Handel: Arianna in Creta

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COMPOSERS: Handel
LABELS: MDG
ALBUM TITLE: Handel
WORKS: Arianna in Creta
PERFORMER: Mata Katsuli, Mary-Ellen Nesi, Irini Karaianni, Marita Paparizou, Theodora Baka, Petros Magoulas; Orchestra of Patras/George Petrou
CATALOGUE NO: 609 1375-2
The overture’s catchy minuet with its saccadé rhythm used to be as popular as that belonging to Handel’s opera Berenice; but you hardly ever hear it nowadays – the only previously existing recording that I can recall is getting on for half a century old. By my calculations, this new uncut release of Arianna fills the last remaining gap in Handel’s generally available operas on disc. He completed it in October 1733 for the forthcoming season at the King’s Theatre in the Haymarket where it was well received. The text is an adaptation by an unidentified hand of one by Pietro Pariati and is concerned with one of the great monster legends of Classical literature, that of Theseus who, with the help of Ariadne and her thread, finds his way through the Labyrinth to the Minotaur and kills it.

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Handel’s score is a delight from start to finish, neither the plot nor several of the scenes being as indifferent as some have claimed. Handel’s new principal castrato, the great Carestini, sang the role of Theseus, and his leading soprano Anna Maria Strada that of Ariadne. Handel wrote beguiling music for both of these, as well as for Carlo Scalzi, the other castrato in the cast who sang the role of Alceste. Theseus’s ‘Sdegnata sei con me’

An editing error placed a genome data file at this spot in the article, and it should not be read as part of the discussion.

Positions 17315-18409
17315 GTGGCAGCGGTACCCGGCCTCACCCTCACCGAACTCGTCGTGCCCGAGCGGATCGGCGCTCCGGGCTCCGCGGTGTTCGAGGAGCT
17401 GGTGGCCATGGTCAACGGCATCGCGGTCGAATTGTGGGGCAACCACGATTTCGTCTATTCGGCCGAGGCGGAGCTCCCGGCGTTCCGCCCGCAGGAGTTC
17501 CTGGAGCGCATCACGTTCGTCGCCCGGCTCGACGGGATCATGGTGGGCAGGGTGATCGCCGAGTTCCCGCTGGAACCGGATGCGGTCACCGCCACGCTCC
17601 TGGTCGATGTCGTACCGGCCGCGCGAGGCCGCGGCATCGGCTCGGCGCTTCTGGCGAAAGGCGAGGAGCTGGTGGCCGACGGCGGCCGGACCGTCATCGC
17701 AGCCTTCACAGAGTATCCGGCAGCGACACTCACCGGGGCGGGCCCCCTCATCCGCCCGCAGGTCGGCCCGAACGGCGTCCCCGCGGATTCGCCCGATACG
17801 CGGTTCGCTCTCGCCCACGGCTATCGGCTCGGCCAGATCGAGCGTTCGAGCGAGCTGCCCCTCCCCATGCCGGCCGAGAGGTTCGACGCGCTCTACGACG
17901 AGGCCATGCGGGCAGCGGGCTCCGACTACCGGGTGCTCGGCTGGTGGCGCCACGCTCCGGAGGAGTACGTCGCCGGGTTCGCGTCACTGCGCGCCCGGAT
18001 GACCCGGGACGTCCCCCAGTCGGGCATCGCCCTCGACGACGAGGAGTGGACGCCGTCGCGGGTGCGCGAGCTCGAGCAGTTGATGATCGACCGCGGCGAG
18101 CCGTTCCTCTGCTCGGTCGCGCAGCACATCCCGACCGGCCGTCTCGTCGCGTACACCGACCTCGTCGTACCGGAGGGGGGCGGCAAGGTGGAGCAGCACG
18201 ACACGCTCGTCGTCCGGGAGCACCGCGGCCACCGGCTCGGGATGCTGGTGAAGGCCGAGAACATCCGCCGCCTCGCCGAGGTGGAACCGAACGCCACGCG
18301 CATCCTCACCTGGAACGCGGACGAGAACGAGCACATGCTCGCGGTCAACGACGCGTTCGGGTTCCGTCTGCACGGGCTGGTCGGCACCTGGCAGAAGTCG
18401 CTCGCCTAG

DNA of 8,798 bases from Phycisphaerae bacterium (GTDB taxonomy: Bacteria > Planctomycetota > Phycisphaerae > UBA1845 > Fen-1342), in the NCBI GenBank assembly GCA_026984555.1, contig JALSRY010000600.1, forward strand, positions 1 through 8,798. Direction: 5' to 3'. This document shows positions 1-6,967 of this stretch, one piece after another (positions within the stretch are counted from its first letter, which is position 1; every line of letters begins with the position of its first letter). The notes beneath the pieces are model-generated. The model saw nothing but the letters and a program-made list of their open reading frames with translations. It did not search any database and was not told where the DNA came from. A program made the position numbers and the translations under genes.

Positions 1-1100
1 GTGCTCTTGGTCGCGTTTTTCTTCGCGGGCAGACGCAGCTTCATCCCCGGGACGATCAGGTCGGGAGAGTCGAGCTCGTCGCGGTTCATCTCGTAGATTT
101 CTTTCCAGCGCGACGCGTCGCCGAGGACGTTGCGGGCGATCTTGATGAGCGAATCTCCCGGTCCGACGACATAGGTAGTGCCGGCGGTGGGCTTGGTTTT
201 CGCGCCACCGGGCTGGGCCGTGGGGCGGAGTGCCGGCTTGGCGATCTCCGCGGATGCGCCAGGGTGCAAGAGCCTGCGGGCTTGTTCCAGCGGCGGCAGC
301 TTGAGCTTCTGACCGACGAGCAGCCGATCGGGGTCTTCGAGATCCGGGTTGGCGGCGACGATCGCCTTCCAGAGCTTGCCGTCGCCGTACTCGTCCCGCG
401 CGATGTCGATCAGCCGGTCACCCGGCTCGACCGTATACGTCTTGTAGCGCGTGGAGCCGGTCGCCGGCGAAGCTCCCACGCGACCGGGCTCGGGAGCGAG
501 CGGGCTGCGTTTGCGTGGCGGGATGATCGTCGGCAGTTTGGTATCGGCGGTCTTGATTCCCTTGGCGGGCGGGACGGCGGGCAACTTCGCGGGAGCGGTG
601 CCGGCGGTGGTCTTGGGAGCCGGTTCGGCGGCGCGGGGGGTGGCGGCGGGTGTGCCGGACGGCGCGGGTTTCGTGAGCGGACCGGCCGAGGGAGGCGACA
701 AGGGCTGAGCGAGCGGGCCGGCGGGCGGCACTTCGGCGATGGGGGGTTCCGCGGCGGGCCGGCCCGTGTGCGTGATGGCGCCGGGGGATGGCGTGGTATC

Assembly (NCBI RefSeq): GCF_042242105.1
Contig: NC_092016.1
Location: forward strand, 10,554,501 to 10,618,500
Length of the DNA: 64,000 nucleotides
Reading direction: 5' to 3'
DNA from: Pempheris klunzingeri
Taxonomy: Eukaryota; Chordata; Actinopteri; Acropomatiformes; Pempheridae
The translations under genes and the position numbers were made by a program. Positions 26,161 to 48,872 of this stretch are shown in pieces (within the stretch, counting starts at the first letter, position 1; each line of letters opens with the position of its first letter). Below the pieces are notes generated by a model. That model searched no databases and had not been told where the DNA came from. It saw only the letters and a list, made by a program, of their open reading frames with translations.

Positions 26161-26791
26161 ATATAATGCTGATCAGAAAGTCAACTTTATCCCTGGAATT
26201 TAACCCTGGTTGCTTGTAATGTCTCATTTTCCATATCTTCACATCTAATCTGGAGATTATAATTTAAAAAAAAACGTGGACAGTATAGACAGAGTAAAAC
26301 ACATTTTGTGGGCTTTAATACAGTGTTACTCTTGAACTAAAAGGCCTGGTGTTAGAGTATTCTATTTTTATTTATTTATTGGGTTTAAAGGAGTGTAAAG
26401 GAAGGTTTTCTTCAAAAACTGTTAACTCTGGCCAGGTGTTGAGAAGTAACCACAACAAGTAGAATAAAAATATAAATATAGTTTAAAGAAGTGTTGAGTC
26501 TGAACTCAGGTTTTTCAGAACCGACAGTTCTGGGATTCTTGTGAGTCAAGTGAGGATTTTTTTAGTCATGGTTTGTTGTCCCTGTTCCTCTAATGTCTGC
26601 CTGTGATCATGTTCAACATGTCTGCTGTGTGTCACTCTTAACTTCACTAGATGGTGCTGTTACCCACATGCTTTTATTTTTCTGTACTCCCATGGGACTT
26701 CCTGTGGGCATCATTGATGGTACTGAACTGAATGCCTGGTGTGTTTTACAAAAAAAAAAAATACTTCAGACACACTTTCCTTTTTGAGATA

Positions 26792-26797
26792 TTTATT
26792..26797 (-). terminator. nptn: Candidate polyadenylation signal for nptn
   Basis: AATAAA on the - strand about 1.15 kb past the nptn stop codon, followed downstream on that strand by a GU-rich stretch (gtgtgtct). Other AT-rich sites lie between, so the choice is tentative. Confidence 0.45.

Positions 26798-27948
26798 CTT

(Act I), in which he reiterates to Ariadne his love for her, is among the loveliest of them all, though virtuosic numbers such as ‘Qui ti sfido’ are

no less compelling.

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The almost entirely Greek cast of singers and period instrumentalists under George Petrou offers a mainly stylish if at times underpowered account of the piece. Notwithstanding a few disappointments – Mata Katsuli’s predilection for scooping up to the top notes of wider intervals in Ariadne’s tender simile aria which concludes Act II becomes irritating – and a rather murky recorded sound, the overall impression is favourable. Nicholas Anderson